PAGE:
Excerpt:  In our forthcoming American Economic Review paper, Innovation and Institutional Ownership, we examine the incentives to innovate at the firm level by studying the relationship between innovation and institutional ownership. Innovation is the main engine of growth. But what determines a firm’s ability to innovate? Innovating requires taking risk and forgoing current returns in the hope of future ones. Furthermore, while any type of financing is plagued by moral hazard and adverse selection, the financing of innovation is probably the most vulnerable to these problems (Arrow, 1962) since the information that needs to be conveyed is hard to communicate to outsiders. This paper is an attempt at analyzing the corporate governance of innovation and more specifically the role of institutional owners in fostering (or hindering) innovation.

Read full article via Innovation and Institutional Ownership — The Harvard Law School Forum on Corporate Governance and Financial Regulation.

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From Independence to Politics in Financial Regulation — The Harvard Law School Forum on Corporate Governance

Small business of-interest, need-to-know and news-to-watch.

Excerpt:  But after the 2007-08 crisis, this Article argues, the independent agency paradigm is under attack. To monitor financial institutions more thoroughly and address future failures more effectively, the U.S. and other industrialized nations redesigned the framework of financial regulation. Post-2008 laws allocate new powers not to independent bureaucrats, but to elected politicians and their direct appointees.

To document this global paradigm shift, the Article examines the laws of fifteen key jurisdictions for international banking: the U.S., the U.K., France, Germany, Japan, Spain, Switzerland, Belgium, Ireland, Italy, Denmark, Canada, Australia, Mexico, and South Korea

Read full article via From Independence to Politics in Financial Regulation — The Harvard Law School Forum on Corporate Governance and Financial Regulation.

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Lessons from the Wet Seal Consent Solicitation — The Harvard Law School Forum on Corporate Governance

Small business of-interest, need-to-know and news-to-watch.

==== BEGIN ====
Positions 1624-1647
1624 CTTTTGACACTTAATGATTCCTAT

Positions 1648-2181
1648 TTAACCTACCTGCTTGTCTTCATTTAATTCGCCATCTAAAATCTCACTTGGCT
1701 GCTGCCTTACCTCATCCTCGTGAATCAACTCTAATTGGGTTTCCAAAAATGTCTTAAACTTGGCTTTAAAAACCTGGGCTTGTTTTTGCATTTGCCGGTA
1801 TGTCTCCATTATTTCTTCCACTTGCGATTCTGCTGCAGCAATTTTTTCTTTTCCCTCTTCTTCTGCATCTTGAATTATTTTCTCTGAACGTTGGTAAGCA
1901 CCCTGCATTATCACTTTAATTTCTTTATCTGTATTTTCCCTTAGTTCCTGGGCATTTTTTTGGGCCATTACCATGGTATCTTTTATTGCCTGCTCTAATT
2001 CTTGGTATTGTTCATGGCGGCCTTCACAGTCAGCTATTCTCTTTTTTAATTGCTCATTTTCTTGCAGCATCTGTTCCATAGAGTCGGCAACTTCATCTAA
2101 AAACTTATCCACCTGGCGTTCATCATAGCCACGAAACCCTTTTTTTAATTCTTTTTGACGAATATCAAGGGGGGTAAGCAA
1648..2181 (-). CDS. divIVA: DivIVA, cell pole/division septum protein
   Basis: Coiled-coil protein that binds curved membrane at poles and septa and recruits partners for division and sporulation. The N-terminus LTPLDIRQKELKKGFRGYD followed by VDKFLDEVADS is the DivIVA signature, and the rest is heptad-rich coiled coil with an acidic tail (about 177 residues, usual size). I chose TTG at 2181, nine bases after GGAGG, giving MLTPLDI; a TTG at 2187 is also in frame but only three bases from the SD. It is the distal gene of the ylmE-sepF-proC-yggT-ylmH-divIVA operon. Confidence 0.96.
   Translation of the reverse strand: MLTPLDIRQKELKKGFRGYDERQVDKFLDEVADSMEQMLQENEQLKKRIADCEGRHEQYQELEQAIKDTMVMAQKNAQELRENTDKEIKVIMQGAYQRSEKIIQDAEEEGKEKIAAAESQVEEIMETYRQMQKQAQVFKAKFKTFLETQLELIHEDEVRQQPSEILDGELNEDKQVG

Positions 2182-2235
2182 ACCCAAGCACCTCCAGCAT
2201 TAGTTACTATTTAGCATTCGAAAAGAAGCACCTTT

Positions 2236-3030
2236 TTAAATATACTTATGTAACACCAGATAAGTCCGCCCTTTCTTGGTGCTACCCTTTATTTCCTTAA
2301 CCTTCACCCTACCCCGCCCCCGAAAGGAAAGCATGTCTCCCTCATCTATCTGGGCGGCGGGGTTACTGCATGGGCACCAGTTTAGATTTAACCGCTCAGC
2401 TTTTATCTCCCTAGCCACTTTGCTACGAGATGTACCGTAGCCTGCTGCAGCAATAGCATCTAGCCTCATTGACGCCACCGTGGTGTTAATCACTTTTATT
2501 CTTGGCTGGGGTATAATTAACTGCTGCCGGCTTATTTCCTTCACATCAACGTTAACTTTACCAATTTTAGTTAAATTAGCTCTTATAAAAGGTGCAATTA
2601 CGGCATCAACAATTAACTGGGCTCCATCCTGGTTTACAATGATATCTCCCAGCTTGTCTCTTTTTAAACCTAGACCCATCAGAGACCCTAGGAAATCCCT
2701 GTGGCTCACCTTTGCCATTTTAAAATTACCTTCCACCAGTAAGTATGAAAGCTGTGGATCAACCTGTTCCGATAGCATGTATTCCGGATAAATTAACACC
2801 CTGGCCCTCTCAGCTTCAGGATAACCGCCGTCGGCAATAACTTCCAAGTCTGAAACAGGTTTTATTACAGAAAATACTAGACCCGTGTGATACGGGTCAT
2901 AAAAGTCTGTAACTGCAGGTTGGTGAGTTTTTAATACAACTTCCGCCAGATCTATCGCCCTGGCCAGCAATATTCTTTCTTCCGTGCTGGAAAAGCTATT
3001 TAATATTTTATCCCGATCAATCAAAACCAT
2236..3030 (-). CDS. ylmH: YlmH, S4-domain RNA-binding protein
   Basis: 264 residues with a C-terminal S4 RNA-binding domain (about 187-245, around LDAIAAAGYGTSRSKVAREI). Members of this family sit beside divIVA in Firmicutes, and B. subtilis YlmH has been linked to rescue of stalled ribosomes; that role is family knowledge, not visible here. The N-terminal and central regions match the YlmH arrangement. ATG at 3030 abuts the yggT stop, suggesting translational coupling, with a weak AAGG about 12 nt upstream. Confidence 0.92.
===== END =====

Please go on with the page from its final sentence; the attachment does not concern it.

Excerpt:  This was a resounding victory for shareholders and an unusual exercise of their rights. Shareholders owning as much as 63% of the stock consented to the proposals, which involved removal of four of the five sitting directors and the election of four new directors in their stead. Among the consenting investors were mutual funds, institutional investors, large individual investors, former executives and hedge funds. The stock was held widely and dozens of professional investors consented to the proposals. At least one very large mutual fund was on the verge of adding their consent to the pile (which would have brought the totals into the high 60s) when we elected to deliver the consents to the company.

Consent solicitations are relatively rare

Read full article via Lessons from the Wet Seal Consent Solicitation — The Harvard Law School Forum on Corporate Governance and Financial Regulation.

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Bank Recovery and Resolution: What About Shareholder Rights? — The Harvard Law School Forum on Corporate Governance

Small business of-interest, need-to-know and news-to-watch.

Excerpt:  The article begins by studying the rationale for shareholder protection, especially in the banking sector. It subsequently studies the main shareholder rights, which include: property rights, governance rights (including pre-emption rights, appointment of directors and involvement in management), procedural rights, protection of minority shareholders, and protection of shareholders in banking groups (through the principles of separate legal personality and limited liability).

The article continues by examining whether interference with shareholder rights in the context of bank crisis management is justified as a matter of policy.

Read full article via Bank Recovery and Resolution: What About Shareholder Rights? — The Harvard Law School Forum on Corporate Governance and Financial Regulation.

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Stock Options — The Harvard Law School Forum on Corporate Governance